Guide of LITHUANIA
Overlooking the Baltic Sea, Lithuania is a fascinating country with many places to discover. In 2015, Lithuania a became part of the European nation, breaking away from the Soviet republic and adopting the Euro currency.
There are written testimonies of Baltic tribes inhabiting Lithuania, dating back to 1200. For centuries Lithuania was the target of the Crusaders, but by 1400 it was the largest European state in Eastern Europe. Towards the end of the 1500s there was a union between Lithuania and neighboring Poland called the Polish-Lithuanian confederation, due to the marriage between the Grand Duke Jogaila and Queen Hedwig of Poland, this marriage also Christianized the country. More recently Lithuania was under Russian hegemony, then suffered Nazi invasion during the Second World War and the post-war period saw Lithuania under the control of the Soviet Union. Independence finally came in the nineties when Lithuania become the first Baltic republic.
What to see in Lithuania
The capital Vilnius, is a city to be experienced, characterized by beautiful landscapes and fairytale views, with Baroque style palaces in the old town. In 2009 Vilnius was made European Capital of Culture. A few kilometers from Vilnius there is the the town of Trakai. It is an enchanting place, on an island connected to the mainland by a strip of land, surrounded by the waters of Lake Luka and Lake Totoriskiu. There is a beautiful red-brick castle built in the 1400s. In the center of Lithuanai is the city of Kaunas, which is home to a medieval fortress that is worth a visit, there also an interesting cathedral. Siauliai is a destination for pilgrims and The Hill of Crosses features more than one hundred thousand crosses placed on the hill by the pilgrims who visit from all over the world. Finally, Druskininkai is a very popular spa resort, surrounded by rivers and lakes.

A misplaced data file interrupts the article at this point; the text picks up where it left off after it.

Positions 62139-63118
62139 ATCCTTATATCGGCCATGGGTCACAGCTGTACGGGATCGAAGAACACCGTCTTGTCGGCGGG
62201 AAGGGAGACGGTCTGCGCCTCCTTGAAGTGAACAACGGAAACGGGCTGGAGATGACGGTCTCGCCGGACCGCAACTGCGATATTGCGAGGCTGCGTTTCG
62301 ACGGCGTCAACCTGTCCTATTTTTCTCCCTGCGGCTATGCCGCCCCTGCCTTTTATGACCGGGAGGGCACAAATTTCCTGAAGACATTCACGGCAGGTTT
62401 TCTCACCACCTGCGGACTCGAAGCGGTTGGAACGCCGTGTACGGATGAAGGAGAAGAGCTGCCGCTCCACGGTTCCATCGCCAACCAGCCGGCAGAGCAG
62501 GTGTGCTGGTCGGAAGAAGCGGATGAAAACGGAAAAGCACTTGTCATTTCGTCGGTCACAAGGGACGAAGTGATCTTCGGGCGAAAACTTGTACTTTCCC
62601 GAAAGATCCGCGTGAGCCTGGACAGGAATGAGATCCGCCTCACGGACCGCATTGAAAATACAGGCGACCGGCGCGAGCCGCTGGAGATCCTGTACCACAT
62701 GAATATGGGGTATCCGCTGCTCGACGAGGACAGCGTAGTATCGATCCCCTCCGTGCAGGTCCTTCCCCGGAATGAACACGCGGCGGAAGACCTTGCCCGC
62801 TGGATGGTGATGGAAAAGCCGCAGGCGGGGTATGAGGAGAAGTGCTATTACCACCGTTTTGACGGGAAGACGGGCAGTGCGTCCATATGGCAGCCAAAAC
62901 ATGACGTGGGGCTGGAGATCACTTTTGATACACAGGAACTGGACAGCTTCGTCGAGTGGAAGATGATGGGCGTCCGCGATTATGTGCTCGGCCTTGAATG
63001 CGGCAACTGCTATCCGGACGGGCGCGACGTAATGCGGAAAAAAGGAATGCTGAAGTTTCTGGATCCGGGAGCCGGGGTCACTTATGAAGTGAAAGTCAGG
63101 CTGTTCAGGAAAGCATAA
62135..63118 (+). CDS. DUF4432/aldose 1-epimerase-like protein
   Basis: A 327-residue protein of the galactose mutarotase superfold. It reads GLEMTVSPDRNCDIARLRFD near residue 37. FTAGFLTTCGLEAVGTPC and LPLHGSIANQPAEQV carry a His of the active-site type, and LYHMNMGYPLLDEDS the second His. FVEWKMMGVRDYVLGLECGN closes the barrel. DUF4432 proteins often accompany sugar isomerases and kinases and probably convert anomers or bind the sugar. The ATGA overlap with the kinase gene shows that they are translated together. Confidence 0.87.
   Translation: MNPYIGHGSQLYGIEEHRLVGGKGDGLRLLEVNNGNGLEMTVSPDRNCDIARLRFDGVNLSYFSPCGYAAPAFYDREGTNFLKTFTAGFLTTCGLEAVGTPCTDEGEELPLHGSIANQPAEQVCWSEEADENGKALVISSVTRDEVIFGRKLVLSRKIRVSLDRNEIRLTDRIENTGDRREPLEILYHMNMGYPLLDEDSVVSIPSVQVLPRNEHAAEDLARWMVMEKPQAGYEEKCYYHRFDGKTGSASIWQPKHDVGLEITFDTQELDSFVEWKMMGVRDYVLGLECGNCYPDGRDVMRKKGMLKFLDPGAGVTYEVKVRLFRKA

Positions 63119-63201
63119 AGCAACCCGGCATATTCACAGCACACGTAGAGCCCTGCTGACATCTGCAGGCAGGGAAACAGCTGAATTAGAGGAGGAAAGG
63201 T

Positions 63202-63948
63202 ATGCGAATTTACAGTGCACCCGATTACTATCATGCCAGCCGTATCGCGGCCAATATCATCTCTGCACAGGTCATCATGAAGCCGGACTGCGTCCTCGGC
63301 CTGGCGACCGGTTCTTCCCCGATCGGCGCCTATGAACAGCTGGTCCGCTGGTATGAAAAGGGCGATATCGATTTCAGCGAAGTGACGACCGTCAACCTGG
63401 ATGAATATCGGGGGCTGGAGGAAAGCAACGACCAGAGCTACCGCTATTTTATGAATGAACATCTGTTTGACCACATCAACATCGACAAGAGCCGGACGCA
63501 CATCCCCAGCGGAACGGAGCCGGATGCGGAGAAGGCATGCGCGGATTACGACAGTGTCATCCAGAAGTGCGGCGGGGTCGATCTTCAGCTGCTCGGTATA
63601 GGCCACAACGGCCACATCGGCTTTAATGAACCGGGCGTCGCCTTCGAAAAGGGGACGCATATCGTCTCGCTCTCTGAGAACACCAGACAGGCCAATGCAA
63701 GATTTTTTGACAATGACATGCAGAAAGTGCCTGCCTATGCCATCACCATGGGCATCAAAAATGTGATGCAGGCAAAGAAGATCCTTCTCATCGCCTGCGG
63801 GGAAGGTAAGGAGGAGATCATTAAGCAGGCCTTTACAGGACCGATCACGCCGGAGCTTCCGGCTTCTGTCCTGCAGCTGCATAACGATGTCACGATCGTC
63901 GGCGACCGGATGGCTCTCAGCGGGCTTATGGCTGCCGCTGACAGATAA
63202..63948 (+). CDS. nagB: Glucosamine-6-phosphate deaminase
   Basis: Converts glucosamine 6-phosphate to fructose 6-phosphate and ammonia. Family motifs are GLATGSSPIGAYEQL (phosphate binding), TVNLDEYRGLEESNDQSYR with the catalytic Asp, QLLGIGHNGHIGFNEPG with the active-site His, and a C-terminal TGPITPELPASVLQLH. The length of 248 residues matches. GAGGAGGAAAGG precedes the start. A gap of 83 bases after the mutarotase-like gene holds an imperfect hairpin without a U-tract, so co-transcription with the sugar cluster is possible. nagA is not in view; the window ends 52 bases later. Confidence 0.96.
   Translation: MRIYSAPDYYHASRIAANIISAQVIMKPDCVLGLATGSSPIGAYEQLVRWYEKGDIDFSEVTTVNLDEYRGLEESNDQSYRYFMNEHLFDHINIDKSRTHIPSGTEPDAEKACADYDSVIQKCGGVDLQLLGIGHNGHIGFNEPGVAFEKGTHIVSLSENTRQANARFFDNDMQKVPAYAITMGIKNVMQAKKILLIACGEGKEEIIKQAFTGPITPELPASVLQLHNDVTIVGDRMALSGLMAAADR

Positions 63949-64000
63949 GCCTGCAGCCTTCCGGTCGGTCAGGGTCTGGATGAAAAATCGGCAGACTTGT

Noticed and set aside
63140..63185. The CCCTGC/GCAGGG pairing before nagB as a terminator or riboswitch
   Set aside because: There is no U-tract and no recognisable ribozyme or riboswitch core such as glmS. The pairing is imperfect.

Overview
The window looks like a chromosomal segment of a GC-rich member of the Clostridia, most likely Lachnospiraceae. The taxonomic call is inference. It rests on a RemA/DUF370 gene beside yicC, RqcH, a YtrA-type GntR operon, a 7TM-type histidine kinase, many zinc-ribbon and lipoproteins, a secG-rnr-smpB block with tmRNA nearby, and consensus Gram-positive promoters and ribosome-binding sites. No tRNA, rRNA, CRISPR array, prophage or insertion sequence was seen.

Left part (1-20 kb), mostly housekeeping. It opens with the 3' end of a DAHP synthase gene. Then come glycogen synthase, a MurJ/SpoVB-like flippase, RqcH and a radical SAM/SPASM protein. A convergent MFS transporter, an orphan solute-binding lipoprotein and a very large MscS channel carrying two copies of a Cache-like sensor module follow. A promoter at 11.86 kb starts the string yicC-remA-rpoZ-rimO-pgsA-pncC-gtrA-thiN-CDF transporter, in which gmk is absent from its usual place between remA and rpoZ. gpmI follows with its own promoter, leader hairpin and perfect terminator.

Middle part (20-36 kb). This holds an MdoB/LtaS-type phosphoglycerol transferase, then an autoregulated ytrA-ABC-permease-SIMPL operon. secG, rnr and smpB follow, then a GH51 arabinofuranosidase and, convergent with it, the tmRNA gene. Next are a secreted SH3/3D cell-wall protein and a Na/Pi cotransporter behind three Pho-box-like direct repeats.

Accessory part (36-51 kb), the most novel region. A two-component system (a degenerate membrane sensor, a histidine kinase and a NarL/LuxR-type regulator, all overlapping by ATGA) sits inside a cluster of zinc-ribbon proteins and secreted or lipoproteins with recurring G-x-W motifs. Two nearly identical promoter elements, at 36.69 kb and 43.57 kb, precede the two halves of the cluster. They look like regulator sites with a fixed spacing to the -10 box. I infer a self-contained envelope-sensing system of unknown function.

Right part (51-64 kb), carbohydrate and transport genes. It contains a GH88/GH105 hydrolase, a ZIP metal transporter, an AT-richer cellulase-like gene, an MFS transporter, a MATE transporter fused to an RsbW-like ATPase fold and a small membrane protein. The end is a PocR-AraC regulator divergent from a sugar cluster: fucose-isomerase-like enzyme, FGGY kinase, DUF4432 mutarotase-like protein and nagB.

The Lithuanian culinary tradition is based on simple foods, its an earthly, peasant cuisine influenced by German, Polish and Scandinavian flavors. The main dishes consist of potatoes, beets, soups and meat, mainly pork. A very common dish is the Vedrai, which is composed of potato, sausage and pork intestine, accompanied with fresh vegetables. Celelinai, are large potato dumplings stuffed with cheese or meat, served with sour cream and mushrooms. Kibinai, small puff pastry pocket stuffed with chicken or cheese, or vegetables. A classic snack to enjoy whilst sipping some excellent Lithuanian beer are Kepta Duona, strips of black rye bread fried with garlic and usually accompanied by cheeses.